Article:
New York Times: "Apple said Monday that it had asked an outside organization to conduct special audits of working conditions inside Chinese factories where iPhones, iPads and other Apple products are manufactured.... Apple said the group, the Fair Labor Association, started its first inspections Monday at a factory in Shenzhen, China, known as Foxconn City.... Working conditions in Foxconn factories, including safety lapses that led to worker deaths, were the subject of; an investigative article last month by The New York Times. Last week, coordinated protests of worker abuses occurred at Apple stores around the world."

NPR: "Supreme Court Justice Stephen Breyer has been the victim of an armed robbery but is unharmed. Breyer, his wife, Joanna, and a friend were at the Breyer vacation home on the Caribbean island of Nevis when a man broke in with a machete and confronted them."

President Obama speaks about the FY 2013 budget:

Washington Post: "White House Chief of Staff Jacob J. Lew on Sunday dismissed Republican criticism of President Obama’s latest spending plan, arguing that it charts a long-term strategy for tackling the national debt while offering a short-term boost to the recovering economy. The budget request, due on Capitol Hill on Monday, calls for spending $3.8 trillion in 2013, according to sources with knowledge of the document, including fresh increases for roads, infrastructure, manufacturing and education, as well as a year-long extension of emergency unemployment benefits and a temporary payroll tax holiday." AP story here. ...

     ... Update: here's the New York Times story on the budget, which has now been released.

Yahoo! News: "China's Vice President Xi Jinping arrives in Washington late Monday for a whirlwind visit to the White House, Pentagon, Iowa and Los Angeles. White House officials describe the visit as an opportunity to build relations with the man expected to become China's president next year." Washington Post story here.

Reuters: "Syrian forces bombarded districts of Homs and attacked other cities on Monday after Arab states pledged support for the opposition battling President Bashar al-Assad and called for international peacekeepers to be sent to the country." Al Jazeera's liveblog is here.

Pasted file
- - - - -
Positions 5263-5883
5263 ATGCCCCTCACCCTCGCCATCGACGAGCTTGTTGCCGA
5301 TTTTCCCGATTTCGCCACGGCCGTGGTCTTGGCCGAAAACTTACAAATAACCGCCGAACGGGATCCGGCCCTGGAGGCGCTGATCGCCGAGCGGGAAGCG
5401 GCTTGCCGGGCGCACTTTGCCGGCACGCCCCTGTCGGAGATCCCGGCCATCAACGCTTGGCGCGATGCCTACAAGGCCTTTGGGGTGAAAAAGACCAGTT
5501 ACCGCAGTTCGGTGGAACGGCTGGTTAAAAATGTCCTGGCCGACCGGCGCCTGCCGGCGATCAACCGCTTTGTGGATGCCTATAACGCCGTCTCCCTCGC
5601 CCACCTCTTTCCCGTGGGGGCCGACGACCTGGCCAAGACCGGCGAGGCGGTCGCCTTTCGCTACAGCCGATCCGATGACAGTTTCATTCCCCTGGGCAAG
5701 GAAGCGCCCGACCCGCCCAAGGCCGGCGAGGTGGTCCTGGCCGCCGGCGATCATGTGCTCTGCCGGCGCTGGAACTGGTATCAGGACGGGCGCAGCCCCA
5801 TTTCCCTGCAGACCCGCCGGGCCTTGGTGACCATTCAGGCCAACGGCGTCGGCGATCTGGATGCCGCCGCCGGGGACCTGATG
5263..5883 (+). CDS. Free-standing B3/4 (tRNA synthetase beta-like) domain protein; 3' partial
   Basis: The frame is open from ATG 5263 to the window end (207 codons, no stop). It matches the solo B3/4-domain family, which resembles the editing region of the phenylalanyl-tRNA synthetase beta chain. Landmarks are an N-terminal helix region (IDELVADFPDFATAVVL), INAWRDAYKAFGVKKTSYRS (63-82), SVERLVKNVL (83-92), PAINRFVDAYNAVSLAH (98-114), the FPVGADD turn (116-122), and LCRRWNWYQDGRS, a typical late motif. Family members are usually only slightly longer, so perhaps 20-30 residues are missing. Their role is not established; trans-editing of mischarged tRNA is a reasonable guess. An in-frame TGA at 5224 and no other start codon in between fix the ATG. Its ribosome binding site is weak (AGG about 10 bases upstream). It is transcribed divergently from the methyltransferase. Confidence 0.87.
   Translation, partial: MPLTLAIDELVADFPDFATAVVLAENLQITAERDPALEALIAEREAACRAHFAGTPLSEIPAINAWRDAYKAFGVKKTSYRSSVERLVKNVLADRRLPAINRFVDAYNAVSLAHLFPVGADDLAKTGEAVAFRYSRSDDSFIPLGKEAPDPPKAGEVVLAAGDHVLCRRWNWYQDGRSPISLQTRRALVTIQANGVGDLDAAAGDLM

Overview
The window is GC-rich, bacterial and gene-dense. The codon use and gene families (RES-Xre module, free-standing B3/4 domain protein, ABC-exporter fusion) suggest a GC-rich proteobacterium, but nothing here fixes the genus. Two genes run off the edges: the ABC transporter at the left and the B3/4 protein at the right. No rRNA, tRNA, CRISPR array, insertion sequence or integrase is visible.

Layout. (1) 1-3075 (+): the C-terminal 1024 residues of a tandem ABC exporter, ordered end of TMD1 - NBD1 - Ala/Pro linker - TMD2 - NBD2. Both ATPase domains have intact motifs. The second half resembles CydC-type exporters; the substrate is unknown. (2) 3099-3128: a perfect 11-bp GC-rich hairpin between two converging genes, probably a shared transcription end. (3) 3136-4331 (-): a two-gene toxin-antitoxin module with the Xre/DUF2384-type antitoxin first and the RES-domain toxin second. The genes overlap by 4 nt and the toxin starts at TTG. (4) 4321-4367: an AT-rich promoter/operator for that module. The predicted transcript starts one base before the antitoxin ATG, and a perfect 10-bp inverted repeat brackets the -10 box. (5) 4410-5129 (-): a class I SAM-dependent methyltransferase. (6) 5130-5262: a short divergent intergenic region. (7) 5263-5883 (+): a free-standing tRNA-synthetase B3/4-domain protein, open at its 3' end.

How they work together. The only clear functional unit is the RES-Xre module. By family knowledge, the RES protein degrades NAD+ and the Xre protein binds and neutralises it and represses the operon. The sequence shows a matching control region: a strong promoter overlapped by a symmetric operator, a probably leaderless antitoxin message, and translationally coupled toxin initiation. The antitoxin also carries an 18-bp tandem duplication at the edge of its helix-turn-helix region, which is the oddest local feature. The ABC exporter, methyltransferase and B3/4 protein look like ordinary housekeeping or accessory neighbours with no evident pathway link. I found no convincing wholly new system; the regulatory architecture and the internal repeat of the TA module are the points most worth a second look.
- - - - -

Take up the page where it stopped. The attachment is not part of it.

Al Jazeera: "Israeli diplomats have been targeted for car bombings in India and Georgia, leaving three injured and the nation's foreign minister promising a response. An Israeli embassy van blew up in New Delhi, the Indian capital, injuring an Israeli diplomat and two other people, but it was not immediately known whether the explosion was caused by a bomb, officials said." ...

... Haaretz: "The wife of an Israeli diplomat was moderately wounded on Monday when a car bomb exploded outside of Israel's embassy in the Indian capital of New Delhi, Haaretz has learned."

Washington Post: "Coroner’s officials say they will not release any information on an autopsy performed Sunday on [singer Whitney Houston] at the request of police detectives investigating the singer’s death. Houston was found in the bathtub of her room, but Assistant Chief Coroner Ed Winter declined to say anything more about the room’s condition or any evidence investigators recovered. There were no indications of foul play and no obvious signs of trauma on Houston’s body, but officials were not ruling out any causes of death until they have toxicology results, which will likely take weeks to obtain." ...

... ABC News: "Whiney Houston probably died from a combination of the drug Xanax and other prescription medication mixed with alcohol, TMZ reported, citing family sources who were briefed by L.A. County Coroner officials. Coroners informed Houston's family that there was not enough water in the singer's lungs for her to have drowned, and that she may have died before her head became submerged in the bathtub at the Beverly Hilton Hotel where her body was found Saturday, TMZ.com reported."

Reader Comments (10)

I am not satisfied with Obama as he has failed to take needed actions to improve the economy and has let the wing nuts dominate the conversation with unchallenged lies and half truths and has not protected middle America from these predators.
However it is fatuous to suggest that we have an option. The stated demands of the tea party dominated Republican Party will destroy the economy and the social contract of a Democracy.